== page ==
The original Heartworn Highways can be rented On Demand On Amazon and on iTunes.

Jan
8

Albums To Look Forward To In 2014

January 8, 2014 - By Trigger  //  Reviews  //  103 Comments

2014 promises to be another great year for music, and the first part of the year might just be one of the busiest seasons for anticipated releases we have seen in quite a while. From a lost Johnny Cash album, to a new one from his daughter Rosanne, to Jason Eady, a big re-issue from Lucina Williams, and releases from Scott H. Biram and Robert Ellis, there’s enough here to get your music taste buds salivating.


Johnny-Cash--Out-Among-the-StarsJohnny Cash – Out Among The Stars (March 25th)

Saving Country Music’s most anticipated album for 2014, Out Among The Stars is a complete album that was recorded between 1981 and 1984 by Cash, with songs that were meant to be together, but never saw the light of day. A true “lost album” if there ever was one. It was produced by Country Music Hall of Famer Billy Sherrill. READ MORE.

Rosanne Cash – The River & The Thread (January 14th)

NPR says: “Each song is rooted in the Southern soil connecting the old Cash homestead in Arkansas to the family’s ancestral Virginia homeland, expanding to survey the family’s artistic roots in Alabama and Tennessee. Some narratives are fictional, while others mine family lore.”

lucinda-williams-lucinda-williamsLucinda Williams – Lucinda Williams (January 21st)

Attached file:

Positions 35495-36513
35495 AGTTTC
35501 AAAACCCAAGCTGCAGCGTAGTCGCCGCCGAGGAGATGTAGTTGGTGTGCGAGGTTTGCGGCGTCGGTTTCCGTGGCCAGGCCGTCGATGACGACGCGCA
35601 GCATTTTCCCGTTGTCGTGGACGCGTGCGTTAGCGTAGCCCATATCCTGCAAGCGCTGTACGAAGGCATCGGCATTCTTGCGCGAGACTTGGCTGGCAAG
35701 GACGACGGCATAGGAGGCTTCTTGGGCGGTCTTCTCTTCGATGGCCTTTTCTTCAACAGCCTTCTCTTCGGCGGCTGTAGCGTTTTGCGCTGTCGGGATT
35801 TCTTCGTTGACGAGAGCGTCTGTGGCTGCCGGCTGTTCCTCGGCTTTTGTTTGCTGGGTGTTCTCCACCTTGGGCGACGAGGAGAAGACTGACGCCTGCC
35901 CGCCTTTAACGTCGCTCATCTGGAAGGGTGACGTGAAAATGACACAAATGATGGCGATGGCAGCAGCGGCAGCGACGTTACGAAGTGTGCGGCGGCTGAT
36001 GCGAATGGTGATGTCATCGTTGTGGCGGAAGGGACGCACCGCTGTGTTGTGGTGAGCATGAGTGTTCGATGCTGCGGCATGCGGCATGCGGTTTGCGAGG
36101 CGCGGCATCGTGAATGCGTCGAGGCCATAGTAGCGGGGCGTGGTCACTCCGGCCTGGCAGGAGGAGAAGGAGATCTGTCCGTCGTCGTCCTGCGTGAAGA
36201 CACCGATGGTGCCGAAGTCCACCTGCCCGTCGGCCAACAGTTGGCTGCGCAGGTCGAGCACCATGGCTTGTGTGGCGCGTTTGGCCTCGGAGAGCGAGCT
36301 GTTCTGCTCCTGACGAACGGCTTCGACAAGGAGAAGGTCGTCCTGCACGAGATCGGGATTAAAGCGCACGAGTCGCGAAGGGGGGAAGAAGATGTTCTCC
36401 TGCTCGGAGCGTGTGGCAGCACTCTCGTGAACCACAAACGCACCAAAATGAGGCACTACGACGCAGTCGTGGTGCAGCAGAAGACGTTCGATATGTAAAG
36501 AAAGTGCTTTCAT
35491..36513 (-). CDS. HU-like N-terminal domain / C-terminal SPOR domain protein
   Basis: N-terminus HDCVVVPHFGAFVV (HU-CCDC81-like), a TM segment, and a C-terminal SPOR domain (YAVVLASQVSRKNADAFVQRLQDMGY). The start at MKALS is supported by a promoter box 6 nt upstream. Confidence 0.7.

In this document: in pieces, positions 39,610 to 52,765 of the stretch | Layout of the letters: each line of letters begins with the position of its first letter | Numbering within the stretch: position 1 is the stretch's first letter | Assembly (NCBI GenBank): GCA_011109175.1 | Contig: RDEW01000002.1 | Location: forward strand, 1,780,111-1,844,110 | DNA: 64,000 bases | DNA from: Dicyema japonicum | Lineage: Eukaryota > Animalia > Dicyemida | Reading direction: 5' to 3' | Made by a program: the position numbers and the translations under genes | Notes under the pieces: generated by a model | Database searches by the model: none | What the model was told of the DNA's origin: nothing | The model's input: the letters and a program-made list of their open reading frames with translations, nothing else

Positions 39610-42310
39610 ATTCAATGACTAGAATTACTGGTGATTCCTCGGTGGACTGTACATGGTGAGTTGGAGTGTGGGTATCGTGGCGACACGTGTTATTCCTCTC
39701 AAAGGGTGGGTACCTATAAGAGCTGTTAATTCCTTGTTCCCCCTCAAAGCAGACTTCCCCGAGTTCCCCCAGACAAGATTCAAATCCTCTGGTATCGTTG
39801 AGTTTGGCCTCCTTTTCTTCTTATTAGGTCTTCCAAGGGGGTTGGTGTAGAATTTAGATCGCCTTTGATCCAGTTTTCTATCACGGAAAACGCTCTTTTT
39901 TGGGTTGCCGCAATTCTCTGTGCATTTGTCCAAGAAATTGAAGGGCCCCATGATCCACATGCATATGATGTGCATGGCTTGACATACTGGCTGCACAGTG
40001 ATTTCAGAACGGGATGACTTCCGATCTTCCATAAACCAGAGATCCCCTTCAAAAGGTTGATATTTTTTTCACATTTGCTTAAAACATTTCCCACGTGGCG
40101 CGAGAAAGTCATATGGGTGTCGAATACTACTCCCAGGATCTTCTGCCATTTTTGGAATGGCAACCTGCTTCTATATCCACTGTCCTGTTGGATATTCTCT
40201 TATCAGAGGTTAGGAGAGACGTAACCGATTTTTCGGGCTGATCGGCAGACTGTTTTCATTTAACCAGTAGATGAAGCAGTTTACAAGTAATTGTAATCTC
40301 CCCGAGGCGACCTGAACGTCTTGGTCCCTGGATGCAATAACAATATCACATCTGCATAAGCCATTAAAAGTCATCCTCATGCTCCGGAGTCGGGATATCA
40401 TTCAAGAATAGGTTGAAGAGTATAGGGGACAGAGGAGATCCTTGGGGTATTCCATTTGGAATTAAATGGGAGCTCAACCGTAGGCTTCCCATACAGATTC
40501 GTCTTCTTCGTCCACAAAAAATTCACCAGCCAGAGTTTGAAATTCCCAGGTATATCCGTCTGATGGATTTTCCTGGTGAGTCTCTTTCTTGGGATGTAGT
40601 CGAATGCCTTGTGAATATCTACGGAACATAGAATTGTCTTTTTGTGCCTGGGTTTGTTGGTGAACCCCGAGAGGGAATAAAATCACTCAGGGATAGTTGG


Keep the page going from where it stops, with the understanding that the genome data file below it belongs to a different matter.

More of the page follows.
You’re not seeing double, this is Lucinda Williams’ critically-acclaimed 3rd album from 1988 that many give credit for launching her career. The album went out-of-print and is finally being re-issued by Thirty Tigers. It also comes with an album of live tracks. Just like Johnny Cash, this is not just another re-release, and stands as one of the most anticipated releases of 2014.

Doug PaisleyStrong Feelings (January 21st)

As we found out in 2013, Canada can do country, and do country right. And this Canadian has recruited an impressive list of his Canadian musician buddies including Garth Hudson from The Band to make one of the most-anticipated Canadian country releases of 2014. Did I say Canada enough? Canada Canada. That should do it!

Ray Benson – A Little Piece (January 21st)

Our generation’s King of Western Swing takes some time away from his full time duties as the front man for Asleep At The Wheel to release this solo project through his record label, Bismeaux.

daylight-dark-jason-eadyJason EadyDaylight & Dark (January 21st)

If you love real country, you will love Jason Eady and Daylight & Dark. Following up his critically-acclaimed AM Country Heaven, Eady proves you can serve up country straight, and still have it sound fresh. This album was written with a linear story that runs through all the songs.